A few leaves fluttered lazily in through the window, landing beside a bottle of ink and a quill.
Bishop Alphonse Roberts looked out the window. The sight of the ancient oak tree greeted him like an old friend. When he came to take over his responsibilities as Bishop of Shoreborough, they told him that the tree had always been there, probably long before St. Augustine of Canterbury came to convert the English to Christianity. Something about that must have inspired him, so his coat of arms featured the tower of Shoreborough Keep, the castle beside the city, and an oak tree, whose symbolism he himself wasn't quite sure of. Beneath it was his motto, "Si mortuum fuerit, fructum affert", if it dies, it bears fruit.
He returned to the letter he'd received from Sir Michael Geoffrey, the Lord Mayor of Shoreborough:
'Your Grace, Bishop Roberts,
As you may have heard, Bishop John Fisher of Rochester and the former Lord Chancellor of England, Sir Thomas More, have been executed for the crime of treason against our Lord and King, Henry, whom they denied of his rightful title of Supreme Head of the Church in England. We appeal to you, as a fellow subject of His Majesty, not to cause discord among the people, and take the Oath of Supremacy recognizing His Majesty's title.'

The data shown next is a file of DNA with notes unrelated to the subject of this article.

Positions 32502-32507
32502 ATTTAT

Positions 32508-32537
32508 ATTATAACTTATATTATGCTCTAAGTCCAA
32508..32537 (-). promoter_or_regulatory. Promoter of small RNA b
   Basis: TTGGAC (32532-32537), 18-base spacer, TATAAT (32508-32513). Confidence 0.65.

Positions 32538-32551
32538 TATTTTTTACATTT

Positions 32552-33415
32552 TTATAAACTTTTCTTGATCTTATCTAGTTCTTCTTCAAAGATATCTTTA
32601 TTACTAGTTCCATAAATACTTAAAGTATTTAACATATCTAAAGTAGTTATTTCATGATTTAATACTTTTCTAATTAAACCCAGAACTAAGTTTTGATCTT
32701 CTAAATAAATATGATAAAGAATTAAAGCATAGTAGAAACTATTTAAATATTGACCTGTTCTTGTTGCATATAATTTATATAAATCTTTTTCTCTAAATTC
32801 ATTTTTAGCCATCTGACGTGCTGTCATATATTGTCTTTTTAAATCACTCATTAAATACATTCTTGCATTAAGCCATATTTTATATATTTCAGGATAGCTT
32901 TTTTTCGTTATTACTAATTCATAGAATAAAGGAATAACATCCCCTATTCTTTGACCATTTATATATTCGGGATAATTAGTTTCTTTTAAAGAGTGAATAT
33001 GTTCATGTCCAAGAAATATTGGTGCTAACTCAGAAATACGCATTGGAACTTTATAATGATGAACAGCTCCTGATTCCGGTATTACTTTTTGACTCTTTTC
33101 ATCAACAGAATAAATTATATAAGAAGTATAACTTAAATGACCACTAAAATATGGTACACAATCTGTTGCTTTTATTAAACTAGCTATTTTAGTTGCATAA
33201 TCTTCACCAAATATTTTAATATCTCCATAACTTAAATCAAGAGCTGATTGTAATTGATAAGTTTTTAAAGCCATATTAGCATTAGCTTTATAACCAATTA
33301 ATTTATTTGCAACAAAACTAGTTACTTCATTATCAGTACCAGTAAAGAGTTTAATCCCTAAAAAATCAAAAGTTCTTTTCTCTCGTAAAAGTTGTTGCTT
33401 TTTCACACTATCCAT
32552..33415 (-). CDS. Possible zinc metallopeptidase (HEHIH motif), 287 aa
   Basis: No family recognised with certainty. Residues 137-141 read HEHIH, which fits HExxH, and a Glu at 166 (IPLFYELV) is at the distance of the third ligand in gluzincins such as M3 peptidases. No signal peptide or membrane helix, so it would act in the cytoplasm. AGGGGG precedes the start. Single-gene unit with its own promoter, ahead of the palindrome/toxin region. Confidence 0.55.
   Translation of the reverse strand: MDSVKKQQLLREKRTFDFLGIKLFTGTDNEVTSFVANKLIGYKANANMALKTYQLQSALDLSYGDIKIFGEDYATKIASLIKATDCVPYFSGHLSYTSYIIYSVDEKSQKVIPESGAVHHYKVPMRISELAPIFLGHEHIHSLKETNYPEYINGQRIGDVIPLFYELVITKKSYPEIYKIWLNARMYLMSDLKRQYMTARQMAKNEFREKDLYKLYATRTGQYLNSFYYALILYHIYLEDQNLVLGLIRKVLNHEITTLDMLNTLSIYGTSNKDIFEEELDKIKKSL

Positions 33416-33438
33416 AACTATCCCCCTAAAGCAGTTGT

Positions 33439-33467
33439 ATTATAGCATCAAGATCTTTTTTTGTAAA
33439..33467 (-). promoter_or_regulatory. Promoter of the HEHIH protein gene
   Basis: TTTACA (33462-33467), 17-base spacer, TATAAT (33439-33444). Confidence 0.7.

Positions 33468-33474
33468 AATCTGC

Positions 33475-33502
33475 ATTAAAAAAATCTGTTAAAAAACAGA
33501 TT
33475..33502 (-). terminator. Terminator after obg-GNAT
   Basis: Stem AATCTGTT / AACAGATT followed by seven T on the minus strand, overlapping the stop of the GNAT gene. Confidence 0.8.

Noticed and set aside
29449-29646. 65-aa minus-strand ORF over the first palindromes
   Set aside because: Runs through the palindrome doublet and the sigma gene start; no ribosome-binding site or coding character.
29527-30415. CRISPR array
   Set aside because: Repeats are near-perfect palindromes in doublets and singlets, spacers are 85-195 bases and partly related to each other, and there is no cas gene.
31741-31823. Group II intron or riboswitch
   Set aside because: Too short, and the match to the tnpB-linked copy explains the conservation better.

Alphonse crossed himself and said a prayer for the souls of the deceased. He'd met Bishop Fisher a few times, when the Bishops of the Realm met, and had been impressed with his intellect and his defense of the legality of the King's marriage to Catherine of Aragon, the issue which started this whole controversy in the first place. He agreed with Fisher that it wasn't lawful for the King to marry his mistress, Anne Boleyn, without the permission of the Pope, but he hadn't stood up to defend his friend. He knew it was foolish to resist. It would only mean confiscation of properties, stripping of titles and certain death, and he intended to keep his Shoreborough lands and his head.
From somewhere or other, the oak tree came to mind, though how it was connected to the Oath of Supremacy, he didn't know.
In the evening, Alphonse put on his purple skullcap and cloak (it was Italian silk, of course; only the best for a bishop of his stature and riches). It had long been his custom to take a walk around the square. It helped him clear his mind of the troubles that came with being a bishop.